Perhaps the very best time to look at whether the design of a landscape is working is when it is reduced to its black and white bones.  Every sculpture, pot, fence or other inanimate object has a shape that is unmistakable.  The shape and size of this brown pot makes a far stronger statement than its surface decoration.  When I look at pots for a specific spot, I consider the shape and proportion first, and its color or surface decoration second.  The most gorgeous pot in the world will not look like it-placed in the wrong spot.  I am getting a lot of visual help from the snow here.  It blankets the ground, and every other horizontal surface.  There is no grass, water, flowers, dog toys, bugs, leaves or birds to distract me. I can see the form, as it is all that is there to see.  I suddenly realize why people photograph objects with a white background.  To better see the object, yes?  It may be that the ability to design has something to do with being able to see like this-in spite of all the extraneous noise.  Winter is an incredibly quiet time in a garden, in more ways than one.            

These wirework plant stands have details that could be lost, depending on how they are planted. The round shape will persist no matter what-making them a great choice where they can be viewed in the round.  Against a flat wall seems like a less than optimal placement for this piece.  I can clearly see the relationship of the round object to the straight wall of an iron fence.  Celebrating what an object does best means looking long and hard at that object, and its relationship to a place.  A fence creates an implacably strong shape and visual direction.  Perhaps that is why serpentine walls and brush fences are so visually compelling.  They are so unlike our intellectual idea of a fence.  Trees planted close together so as to make a fence is an unexpected experience of a tree.     

The placement, shape and mass of every object in a landscape-live or not creates visual relationships.  Symmetrical relationships are calming, orderly and dignified.  Asymmetrical relationships are dynamic, fluid, rhythmic. These concrete pots at the shop were placed to make efficient use of the space in which they are stored-not to look beautiful. The snow is so deep, the true shapes are obscured.  The rectangle in the foreground is buried in snow.  All I can really see here is the relationship of the black shapes to the white shapes.  That relationship makes a description of depth.  The mass of white in the foreground narrows to a ribbon of white that moves back in space diagonally to the grey- white in the far background. I see like this routinely. Seeing like this enables the ability to compose.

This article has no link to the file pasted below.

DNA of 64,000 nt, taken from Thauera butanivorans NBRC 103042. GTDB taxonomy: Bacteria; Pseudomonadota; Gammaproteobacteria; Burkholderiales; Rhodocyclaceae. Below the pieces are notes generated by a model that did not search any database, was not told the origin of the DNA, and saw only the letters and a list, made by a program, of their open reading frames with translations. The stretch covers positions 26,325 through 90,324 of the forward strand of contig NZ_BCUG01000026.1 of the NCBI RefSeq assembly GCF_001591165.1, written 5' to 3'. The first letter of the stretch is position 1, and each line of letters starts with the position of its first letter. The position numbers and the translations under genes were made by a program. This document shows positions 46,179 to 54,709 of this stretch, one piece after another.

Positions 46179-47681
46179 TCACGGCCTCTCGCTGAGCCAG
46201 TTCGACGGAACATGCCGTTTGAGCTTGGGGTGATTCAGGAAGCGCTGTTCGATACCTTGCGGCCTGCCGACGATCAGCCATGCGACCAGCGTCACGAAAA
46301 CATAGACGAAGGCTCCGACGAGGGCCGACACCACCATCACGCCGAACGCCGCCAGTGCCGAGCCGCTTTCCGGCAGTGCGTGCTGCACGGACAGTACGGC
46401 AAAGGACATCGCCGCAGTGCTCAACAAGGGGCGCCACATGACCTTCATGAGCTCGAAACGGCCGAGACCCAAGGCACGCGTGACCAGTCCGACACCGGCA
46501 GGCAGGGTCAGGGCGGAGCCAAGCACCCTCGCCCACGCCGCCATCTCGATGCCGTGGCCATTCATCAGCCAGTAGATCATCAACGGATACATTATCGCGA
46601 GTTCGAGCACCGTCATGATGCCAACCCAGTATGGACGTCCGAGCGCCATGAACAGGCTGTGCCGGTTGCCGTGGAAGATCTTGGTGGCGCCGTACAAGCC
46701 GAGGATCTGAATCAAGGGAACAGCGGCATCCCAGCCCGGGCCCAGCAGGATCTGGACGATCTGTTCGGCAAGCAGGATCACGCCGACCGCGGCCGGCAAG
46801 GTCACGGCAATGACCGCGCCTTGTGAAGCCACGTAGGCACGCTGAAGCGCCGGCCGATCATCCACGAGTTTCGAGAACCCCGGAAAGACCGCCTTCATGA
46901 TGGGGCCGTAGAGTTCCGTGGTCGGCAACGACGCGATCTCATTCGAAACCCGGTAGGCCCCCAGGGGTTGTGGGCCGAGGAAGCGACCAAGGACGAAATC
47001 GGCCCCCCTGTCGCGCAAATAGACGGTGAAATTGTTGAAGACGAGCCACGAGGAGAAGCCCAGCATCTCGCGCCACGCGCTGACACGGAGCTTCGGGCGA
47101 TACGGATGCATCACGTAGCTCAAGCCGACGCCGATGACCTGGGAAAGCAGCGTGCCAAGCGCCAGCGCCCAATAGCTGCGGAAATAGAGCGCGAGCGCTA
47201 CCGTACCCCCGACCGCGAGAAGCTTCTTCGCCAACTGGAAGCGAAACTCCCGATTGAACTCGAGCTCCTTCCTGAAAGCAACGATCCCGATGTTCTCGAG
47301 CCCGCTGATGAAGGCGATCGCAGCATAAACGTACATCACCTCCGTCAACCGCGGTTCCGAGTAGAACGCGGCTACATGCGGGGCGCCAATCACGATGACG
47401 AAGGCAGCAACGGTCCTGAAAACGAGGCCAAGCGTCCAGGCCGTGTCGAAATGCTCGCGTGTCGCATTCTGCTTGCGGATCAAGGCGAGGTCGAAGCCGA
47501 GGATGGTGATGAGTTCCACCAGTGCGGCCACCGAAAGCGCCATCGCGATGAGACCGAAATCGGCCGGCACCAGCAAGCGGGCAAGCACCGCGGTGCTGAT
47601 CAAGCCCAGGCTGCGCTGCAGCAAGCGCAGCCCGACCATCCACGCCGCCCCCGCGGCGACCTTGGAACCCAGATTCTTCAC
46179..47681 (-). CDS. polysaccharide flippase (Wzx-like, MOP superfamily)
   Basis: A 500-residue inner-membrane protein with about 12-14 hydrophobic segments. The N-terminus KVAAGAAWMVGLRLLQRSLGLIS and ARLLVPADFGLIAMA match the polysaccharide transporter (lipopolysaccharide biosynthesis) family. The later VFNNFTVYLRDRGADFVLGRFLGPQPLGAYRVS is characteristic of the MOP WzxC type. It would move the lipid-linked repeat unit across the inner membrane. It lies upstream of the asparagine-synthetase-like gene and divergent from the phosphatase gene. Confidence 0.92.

Every woody plant has an overall shape.  Individual branches have their own shape, line and texture.  Now might be the best time to look at trees and shrubs, should you be looking to add one.  Should you want a dogwood worse than you need the size and shape of a dogwood, at least you know up front what the issues are; I am assuming you have covered the horticulktural bases.  Deciduous shrubs that have been pruned into balls and squares tell all on a black and white day.  You can decide if that style of pruning is what you want.  My pollarded Palabin lilacs looked beautiful this morning.  Another gardener might not warm up to that woman generated shape; natural, it is not.  


The stairs to the kitchen door are not only obliterated from view, they are buried under a drift that is amazingly deep. But the shape and the directional quality of the yews is apparent.  This hedge has panic grass planted in front of it; I never see this view in the summer.  I might some day want a different look, that does not obstruct the hedge, and its relationship to a magnolia and a kousa dogwood.  I can see what the change would look like.  More simple.  Maybe visually stronger.  Could it be that this part of my garden has so much competition for attention going on that it is not as good as it could be?

This contemporary limestone V-shaped bowl had a leftover wreath from the holidays on top.  That wreath has proved to be an excellent snowcatcher.  That snow gives me an excellent idea about what a single species summer planting might grow up to look like.  It furthermore tells me that if I plant every plant vertically, rather than turning the rootballs of the outermost plants outward, I will end up with a stiffly vertical mature shape.  Is this what I would want?   It also tells me that a minimally trailing plant will best illustrate and preserve the view of the geometry of the pot. 

My picea mucrunulatum came with the house; they were planted on either side of my front walk.  As I know them to be slow growing, and wider rather than tall, I moved them both to a spot on the drive where they had plenty of room to grow and mature without restriction.  I never do one thing to them-except look at them.  That was a good move.  This black and white day reminds me what a beautifully complex texture they have. 

Cardigan welsh corgis have very short legs.  Milo’s might be 8 inches long.  The snow depth is much more trouble for Milo than for me, but he is good natured about it.  Corgi cum rabbit, he is these days.  His only complaint is that I am reluctant to follow him out there.  I finally had to get out there-before he completely disappeared.  The overnight forecast?  More snow.